Cate Campbell Adjusting Mentally to Delay of Tokyo Games

Photo Courtesy: Becca Wyant

Australian sprint freestyler Cate Campbell sat down with Phil Lutton of The Sydney Morning Herald to talk about the difficulties of dealing with the Tokyo postponement. The Olympic Games were supposed to take place this weekend, but have since been moved back a year so the coronavirus pandemic can slow down.

“I don’t want to be in an Olympic Village right now, because I’m not prepared mentally or physically to be in an Olympic Village right now. I’m not in any sort of state to be there,” Campbell said.

“I oscillate between not wanting to think about it and also wanting to keep that spark alive. One minute I’m ‘who cares, it doesn’t matter’, then it is ‘oh no, this was something special’. You just want to keep yourself motivated.

“That part is really tough, in that there is so much uncertainty and we are putting ourselves physically and mentally through something that requires something at the end, so you push through the present. You are in such discomfort at the time but there is comfort in knowing there is a finish line.

“It hasn’t been completely taken away, just moved. But there’s no real checkpoint between now and then. It’s going to be hugely challenging. The people that pace themselves are the ones that will come out on top.”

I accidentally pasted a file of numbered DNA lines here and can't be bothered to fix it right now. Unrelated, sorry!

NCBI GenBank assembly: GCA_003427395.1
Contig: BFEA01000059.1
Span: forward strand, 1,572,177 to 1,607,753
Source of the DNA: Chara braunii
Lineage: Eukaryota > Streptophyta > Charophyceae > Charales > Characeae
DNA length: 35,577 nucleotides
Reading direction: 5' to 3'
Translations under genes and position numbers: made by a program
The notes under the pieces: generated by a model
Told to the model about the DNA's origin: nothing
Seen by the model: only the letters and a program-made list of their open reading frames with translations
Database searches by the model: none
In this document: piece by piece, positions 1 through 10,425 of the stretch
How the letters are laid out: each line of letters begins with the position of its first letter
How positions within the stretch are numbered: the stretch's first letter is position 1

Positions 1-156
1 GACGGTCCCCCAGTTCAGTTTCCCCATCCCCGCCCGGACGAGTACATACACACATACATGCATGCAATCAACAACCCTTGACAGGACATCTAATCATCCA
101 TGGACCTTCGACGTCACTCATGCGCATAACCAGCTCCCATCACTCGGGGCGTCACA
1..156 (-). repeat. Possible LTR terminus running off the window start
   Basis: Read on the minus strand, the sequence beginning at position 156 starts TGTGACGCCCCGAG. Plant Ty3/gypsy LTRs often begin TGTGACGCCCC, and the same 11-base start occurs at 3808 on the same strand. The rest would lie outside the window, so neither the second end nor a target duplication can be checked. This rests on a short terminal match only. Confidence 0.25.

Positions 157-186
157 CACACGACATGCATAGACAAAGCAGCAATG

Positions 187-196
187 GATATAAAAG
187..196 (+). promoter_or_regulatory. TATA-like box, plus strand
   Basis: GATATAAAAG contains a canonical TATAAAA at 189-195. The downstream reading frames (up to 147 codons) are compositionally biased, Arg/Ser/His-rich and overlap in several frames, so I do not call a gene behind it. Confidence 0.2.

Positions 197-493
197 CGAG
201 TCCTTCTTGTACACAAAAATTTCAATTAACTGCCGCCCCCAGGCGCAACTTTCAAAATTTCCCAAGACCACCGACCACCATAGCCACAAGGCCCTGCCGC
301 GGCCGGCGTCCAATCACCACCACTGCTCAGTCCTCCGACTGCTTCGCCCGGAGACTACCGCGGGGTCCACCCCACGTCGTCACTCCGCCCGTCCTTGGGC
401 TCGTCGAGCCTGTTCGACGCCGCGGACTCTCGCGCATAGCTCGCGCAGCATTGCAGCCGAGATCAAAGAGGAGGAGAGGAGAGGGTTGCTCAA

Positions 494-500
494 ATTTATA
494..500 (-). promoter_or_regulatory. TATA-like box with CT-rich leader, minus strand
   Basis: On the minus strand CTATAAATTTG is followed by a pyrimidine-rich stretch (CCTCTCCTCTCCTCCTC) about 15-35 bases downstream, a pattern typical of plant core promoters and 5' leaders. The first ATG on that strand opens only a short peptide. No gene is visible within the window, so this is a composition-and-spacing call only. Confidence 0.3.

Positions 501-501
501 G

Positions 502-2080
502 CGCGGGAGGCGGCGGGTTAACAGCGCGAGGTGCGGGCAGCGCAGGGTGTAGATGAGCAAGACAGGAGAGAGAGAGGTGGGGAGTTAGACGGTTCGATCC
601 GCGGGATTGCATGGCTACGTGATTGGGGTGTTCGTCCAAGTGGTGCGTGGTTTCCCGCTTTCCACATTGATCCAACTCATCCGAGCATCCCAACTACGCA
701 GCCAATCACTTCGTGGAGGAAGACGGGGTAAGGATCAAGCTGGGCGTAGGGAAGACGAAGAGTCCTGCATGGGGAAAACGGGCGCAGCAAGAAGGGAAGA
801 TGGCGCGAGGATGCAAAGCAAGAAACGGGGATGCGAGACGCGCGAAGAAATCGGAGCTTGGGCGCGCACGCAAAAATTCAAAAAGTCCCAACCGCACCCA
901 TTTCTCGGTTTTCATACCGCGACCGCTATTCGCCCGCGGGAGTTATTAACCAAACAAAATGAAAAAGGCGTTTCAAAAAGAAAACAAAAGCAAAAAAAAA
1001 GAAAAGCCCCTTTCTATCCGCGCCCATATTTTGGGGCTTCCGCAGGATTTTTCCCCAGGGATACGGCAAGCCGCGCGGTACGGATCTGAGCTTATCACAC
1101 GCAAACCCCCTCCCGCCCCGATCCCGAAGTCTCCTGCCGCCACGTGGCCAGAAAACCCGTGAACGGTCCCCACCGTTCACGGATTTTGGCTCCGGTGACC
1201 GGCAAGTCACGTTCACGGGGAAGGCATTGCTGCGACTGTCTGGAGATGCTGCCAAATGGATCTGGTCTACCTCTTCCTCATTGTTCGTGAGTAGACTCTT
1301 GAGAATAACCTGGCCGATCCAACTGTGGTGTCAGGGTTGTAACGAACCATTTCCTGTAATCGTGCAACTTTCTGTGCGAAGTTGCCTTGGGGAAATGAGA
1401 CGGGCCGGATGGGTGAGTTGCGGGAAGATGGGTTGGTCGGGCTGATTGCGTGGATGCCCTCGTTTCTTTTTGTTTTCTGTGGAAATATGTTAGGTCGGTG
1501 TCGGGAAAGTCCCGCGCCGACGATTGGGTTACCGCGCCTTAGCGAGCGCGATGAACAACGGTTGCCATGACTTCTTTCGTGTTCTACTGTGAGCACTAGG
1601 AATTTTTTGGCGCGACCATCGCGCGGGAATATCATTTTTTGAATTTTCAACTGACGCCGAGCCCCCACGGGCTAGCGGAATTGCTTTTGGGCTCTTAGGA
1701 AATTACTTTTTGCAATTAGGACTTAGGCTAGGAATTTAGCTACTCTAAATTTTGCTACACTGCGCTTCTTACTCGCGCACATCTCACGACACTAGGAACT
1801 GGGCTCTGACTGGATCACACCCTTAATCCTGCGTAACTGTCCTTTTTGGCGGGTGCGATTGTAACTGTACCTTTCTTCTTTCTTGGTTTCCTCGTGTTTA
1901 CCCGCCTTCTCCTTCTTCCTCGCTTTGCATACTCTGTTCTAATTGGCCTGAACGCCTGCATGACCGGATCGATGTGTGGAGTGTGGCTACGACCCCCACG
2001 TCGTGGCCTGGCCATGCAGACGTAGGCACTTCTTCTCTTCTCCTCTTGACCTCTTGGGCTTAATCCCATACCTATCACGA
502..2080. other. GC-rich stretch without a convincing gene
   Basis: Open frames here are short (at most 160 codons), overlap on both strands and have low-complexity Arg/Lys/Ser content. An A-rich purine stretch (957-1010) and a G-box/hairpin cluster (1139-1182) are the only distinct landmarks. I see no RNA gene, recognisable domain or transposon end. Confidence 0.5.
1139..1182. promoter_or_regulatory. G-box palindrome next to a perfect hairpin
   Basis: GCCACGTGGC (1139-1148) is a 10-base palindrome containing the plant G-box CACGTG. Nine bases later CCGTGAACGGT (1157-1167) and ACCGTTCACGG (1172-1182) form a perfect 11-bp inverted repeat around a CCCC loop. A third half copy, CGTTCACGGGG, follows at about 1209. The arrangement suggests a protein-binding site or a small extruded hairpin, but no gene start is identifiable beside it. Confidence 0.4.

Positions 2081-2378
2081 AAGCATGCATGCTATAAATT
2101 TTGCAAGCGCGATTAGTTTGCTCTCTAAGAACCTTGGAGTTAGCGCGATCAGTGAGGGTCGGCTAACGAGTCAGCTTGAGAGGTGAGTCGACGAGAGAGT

Cate Campbell was a favorite to win gold in the 50 & 100 freestyle before the Games got postponed. She was in the same position leading into Rio, but missed the medal stand in both events. In 2017, she took the World Championships off to gather herself mentally in order to ensure she was in a good spot ahead of what would be her fourth Olympic Games in Tokyo. 2018 was one of the best years of her career, where she had the fastest time in the world in the 100 freestyle, as she took down her American rival Simone Manuel.

Cate Campbell has taken great strides in her mental health game, so when the Games were postponed, she allowed herself to grieve the loss of opportunity.

“It came in waves. Initially, I was like ‘right, I’m not going to lose any strength or fitness or focus’. I built myself a gym in the yard and bullied my housemates into exercising crazy amounts with me,” she said. “Then I allowed myself to slow down and that first reaction was not wanting to confront the problem and just run away from it.

“Once I allowed myself to stop and slow down, I realized I was pretty upset and hurt and thrown by what happened. People would say ‘so-and-so’s partner is stuck in Sierra Leone and they won’t see them for six months. At least you aren’t in that situation.

“And I knew that. I knew it wasn’t bad, in that sense. But for me, it was tough. When people said ‘Sorry to hear, it must be really hard’, that helped. Once I let myself get through that, I was able to confront it and then make a realistic plan.

“Not losing strength and fitness is not a realistic plan for a swimmer without a coach and without a pool and stuck at home training in the backyard.”

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